Attitudes to the prevention of central line-associated bloodstream infections

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The objectives of the cross-sectional study were to delineate the knowledge, attitudes, and behavior among nurses regarding the prevention of central line-associated bloodstream infections (CLABSIs) and to identify their predisposing factors” Esposito et al (2017).

Abstract:

The objectives of the cross-sectional study were to delineate the knowledge, attitudes, and behavior among nurses regarding the prevention of central line-associated bloodstream infections (CLABSIs) and to identify their predisposing factors. A questionnaire was self-administered from September to November 2011 to nurses in oncology and outpatient chemotherapy units in 16 teaching and non-teaching public and private hospitals in the Campania region (Italy).

The questionnaire gathered information on demographic and occupational characteristics; knowledge about evidence-based practices for the prevention of CLABSIs; attitudes towards guidelines, the risk of transmitting infections, and hand-washing when using central venous catheter (CVC); practices about catheter site care; and sources of information. The vast majority of the 335 nurses answered questions correctly about the main recommendations to prevent CLABSIs (use sterile gauze or sterile transparent semipermeable dressing to cover the catheter site, disinfect the needleless connectors before administer medication or fluid, disinfect with hydrogen peroxide the catheter insertion site, and use routinely anticoagulants solutions). Nurses aged 36 to 50 years were less likely to know these main recommendations to prevent CLABSIs, whereas this knowledge was higher in those who have received information about the prevention of these infections from courses. Nurses with lower education and those who do not know two of the main recommendations on the site’s care to prevent the CLABSIs, were more likely to perceive the risk of transmitting an infection. Higher education, attitude toward the utility allow to dry antiseptic, and the need of washing hands before wearing gloves for access to port infusion were predictors of performing skin antiseptic and aseptic technique for dressing the catheter insertion site. Educational interventions should be implemented to address the gaps regarding knowledge and practice regarding the prevention of CLABSIs and to ensure that nurses use evidence-based prevention interventions.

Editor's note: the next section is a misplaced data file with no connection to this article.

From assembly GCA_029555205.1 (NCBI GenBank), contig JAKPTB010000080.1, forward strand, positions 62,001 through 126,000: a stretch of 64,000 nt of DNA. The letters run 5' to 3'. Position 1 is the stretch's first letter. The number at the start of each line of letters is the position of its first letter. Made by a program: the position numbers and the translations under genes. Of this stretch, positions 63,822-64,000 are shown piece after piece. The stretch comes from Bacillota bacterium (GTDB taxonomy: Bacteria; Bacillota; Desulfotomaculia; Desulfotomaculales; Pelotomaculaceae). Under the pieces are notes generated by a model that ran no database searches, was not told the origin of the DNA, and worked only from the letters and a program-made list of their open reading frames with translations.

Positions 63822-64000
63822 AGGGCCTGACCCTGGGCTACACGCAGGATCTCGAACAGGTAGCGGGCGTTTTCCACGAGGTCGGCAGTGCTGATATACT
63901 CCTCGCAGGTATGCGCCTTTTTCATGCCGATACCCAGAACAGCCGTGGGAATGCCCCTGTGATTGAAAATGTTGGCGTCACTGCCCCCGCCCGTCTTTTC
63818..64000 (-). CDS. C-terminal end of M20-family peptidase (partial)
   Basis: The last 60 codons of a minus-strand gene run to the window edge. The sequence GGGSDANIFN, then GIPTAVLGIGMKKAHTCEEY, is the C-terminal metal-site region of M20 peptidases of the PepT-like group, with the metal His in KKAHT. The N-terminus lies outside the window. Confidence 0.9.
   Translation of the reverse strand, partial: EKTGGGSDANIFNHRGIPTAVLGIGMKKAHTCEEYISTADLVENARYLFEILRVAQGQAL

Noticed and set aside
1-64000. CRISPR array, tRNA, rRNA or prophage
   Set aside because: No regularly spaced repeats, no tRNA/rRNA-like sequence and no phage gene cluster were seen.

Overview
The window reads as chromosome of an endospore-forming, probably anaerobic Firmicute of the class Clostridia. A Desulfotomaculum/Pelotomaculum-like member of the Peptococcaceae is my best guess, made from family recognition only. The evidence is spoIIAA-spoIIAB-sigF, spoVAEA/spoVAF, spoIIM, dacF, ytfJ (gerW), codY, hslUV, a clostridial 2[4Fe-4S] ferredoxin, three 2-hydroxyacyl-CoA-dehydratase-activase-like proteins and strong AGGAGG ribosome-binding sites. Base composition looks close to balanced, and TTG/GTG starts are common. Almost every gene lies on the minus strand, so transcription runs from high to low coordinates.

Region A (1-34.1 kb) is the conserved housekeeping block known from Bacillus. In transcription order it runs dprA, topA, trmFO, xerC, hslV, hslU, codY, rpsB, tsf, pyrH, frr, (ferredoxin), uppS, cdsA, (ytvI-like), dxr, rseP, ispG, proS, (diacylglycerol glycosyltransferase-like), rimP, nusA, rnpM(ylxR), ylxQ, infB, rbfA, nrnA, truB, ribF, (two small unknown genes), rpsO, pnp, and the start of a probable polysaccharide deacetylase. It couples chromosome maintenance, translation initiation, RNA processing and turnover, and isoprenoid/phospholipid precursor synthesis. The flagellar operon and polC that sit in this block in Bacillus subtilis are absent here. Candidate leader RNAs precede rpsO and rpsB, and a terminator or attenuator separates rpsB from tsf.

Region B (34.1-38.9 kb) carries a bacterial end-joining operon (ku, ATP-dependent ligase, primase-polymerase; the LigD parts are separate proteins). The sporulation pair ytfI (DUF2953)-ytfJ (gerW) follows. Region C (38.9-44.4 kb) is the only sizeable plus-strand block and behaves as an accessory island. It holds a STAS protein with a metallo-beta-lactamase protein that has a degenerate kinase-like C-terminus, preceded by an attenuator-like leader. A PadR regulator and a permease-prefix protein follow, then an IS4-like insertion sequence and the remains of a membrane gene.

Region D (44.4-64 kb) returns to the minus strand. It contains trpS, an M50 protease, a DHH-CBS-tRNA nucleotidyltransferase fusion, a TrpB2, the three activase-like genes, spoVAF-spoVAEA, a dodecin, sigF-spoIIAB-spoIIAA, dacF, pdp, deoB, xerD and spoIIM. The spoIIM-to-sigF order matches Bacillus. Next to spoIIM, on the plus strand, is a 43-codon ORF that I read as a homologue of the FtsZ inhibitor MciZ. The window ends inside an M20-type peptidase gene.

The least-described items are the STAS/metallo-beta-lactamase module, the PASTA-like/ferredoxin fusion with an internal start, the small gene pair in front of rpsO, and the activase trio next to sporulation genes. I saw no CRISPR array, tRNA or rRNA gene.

Full Text

Reference:

Esposito, M.R., Guillari, A. and Angelillo, I.F. (2017) Knowledge, attitudes, and practice on the prevention of central line-associated bloodstream infections among nurses in oncological care: A cross-sectional study in an area of southern Italy. PLoS One. 12(6), p.e0180473. eCollection 2017.

doi: 10.1371/journal.pone.0180473.

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